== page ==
India’s Palestine policy

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India’s statement at the recent UNSC meeting points towards the evolving nature of India’s Palestine policy. The country backed Palestine but without any reference to Jerusalem or its borders.

  • The violence between Israel and Hamas has intensified since the May 11 encounter. It involved the exchange of rockets between Hamas and Israel.
  • A meeting of UNSC was convened to bring about a ceasefire of the situation, although no concrete outcome was achieved. The US blocked a joint statement calling for an immediate ceasefire between Israel and Hamas.
  • Being a non-permanent member, India gave its statement in the meeting.  
India’s Palestine Policy

India recently issued a statement on the Israel-Palestine conflict. In this statement;

  • It showed strong support for the just Palestinian cause. Further, India supported the two-state solution for solving the conflict.
  • The country expressed deep concern over violence in Jerusalem especially on Haram esh-Sharif/Temple Mount during the holy month of Ramzan. Further, the possible eviction process in Sheikh Jarrah and Silwan neighborhood in East Jerusalem was also criticized.
  • The statement pointed towards the clashes in the Al-Aqsa compound and East Jerusalem’s neighborhood as the trigger point of conflict. Rather than May 10 rocket strikes by the Hamas group over Israel.
  • The country requested both sides to refrain from attempts to unilaterally change the existing status quo, including in East Jerusalem and its neighborhood. 
    • This means Israel should stop the eviction process of Palestinians and restore the status quo ante at the Al Aqsa compound.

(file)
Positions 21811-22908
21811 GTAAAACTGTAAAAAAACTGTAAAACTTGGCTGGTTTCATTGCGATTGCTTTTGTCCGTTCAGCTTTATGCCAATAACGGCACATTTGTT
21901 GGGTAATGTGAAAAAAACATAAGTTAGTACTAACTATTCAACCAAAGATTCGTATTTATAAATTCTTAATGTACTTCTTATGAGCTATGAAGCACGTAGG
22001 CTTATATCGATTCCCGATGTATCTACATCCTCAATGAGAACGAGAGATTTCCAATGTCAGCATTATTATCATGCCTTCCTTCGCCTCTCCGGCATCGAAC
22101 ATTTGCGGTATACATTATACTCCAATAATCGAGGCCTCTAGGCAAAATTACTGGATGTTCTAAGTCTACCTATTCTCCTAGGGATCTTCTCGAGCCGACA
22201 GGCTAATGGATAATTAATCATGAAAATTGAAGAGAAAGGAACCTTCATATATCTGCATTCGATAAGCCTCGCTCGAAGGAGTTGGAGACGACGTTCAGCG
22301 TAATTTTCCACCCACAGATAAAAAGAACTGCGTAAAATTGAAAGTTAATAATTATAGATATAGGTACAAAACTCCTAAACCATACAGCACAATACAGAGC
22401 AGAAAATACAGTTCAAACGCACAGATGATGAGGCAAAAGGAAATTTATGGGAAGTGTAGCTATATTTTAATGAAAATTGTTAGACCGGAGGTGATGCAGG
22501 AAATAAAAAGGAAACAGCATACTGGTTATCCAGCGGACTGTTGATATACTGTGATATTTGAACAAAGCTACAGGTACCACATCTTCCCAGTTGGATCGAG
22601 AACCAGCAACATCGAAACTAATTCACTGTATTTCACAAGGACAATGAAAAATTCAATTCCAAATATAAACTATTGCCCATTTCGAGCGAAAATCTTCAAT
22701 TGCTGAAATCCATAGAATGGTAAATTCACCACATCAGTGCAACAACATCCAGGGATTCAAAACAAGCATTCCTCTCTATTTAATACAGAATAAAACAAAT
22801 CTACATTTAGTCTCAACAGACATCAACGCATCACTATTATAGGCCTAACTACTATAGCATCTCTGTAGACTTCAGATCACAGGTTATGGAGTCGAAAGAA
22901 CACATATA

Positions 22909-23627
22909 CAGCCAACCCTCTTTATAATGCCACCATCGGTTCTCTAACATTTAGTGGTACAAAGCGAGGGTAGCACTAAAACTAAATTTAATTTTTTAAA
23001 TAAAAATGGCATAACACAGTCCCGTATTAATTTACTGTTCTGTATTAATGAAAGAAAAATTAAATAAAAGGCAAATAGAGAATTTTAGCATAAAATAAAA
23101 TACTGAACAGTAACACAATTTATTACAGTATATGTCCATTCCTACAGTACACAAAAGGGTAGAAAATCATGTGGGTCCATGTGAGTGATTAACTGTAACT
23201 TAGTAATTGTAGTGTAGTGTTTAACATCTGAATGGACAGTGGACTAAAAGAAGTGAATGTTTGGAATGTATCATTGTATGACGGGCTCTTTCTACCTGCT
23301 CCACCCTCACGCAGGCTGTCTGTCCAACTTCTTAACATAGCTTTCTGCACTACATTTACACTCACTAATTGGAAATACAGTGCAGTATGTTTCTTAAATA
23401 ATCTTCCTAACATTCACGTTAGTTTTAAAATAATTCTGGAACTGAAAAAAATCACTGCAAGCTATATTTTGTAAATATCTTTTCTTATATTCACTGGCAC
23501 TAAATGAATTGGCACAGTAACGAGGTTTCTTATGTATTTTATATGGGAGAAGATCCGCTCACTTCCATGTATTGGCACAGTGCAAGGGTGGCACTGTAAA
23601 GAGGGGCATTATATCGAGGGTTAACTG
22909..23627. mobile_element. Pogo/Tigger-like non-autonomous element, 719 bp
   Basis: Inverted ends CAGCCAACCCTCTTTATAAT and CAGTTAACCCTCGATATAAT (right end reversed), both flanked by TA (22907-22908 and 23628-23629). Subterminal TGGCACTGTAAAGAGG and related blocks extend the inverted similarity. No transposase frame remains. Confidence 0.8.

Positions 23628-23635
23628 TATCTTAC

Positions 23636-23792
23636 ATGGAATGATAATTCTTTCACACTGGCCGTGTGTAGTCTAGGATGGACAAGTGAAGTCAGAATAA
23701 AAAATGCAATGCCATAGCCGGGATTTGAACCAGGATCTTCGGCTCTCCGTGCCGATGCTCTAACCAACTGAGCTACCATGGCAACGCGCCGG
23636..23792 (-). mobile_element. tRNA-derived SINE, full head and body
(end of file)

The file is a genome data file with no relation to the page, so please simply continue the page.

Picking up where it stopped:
Evolving Nature of India’s Palestine policy:
  • In the statement, there was no direct reference to the status of Jerusalem or the future Israel-Palestine borders.
    • The statement fails to mention east Jerusalem as the future capital of Palestine under the two-state solution. Although, this has been the traditional stance of India.
    • Until 2017, India called for creating secure and recognized borders, side by side at peace with Israel. However, now the focus is only on peaceful coexistence with Israel.
  • Earlier India used to use the term Haram esh-Sharif, but now it has been using the term Haram esh-Sharif/Temple Mount. The Former term meant exclusive Islamic control and ownership but the latter makes it a Jewish as well as Islamic issue.
  • Further, as a part of the Link West Policy, India has de-hyphenated its relationship with Israel and Palestine in 2018. This allows it to treat both the countries as mutually independent and exclusive.

Source: The Hindu

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